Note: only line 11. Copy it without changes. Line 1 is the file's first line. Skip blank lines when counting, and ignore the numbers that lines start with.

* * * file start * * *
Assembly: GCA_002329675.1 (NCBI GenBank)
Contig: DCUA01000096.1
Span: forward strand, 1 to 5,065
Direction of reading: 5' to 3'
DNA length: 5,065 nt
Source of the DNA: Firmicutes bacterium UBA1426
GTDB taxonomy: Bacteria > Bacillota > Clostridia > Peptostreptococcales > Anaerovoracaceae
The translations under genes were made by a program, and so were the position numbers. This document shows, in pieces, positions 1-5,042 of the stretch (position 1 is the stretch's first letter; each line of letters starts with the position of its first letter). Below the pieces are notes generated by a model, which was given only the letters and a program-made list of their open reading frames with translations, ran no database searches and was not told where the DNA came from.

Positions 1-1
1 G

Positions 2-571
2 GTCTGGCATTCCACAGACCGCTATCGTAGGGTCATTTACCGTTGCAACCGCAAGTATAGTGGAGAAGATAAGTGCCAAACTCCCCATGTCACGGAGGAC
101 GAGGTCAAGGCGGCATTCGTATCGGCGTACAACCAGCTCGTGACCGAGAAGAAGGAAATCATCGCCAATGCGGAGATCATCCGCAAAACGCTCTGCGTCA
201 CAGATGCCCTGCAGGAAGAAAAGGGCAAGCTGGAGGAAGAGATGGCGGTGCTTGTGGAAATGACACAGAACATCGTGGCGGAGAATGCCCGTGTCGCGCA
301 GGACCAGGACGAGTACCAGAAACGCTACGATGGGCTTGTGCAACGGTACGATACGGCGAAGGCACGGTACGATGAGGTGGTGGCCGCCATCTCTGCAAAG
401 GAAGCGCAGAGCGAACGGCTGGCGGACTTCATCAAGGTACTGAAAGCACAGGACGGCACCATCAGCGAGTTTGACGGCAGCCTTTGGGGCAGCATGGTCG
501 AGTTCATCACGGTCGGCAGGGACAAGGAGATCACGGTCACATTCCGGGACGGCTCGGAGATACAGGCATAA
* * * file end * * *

Positions 2-571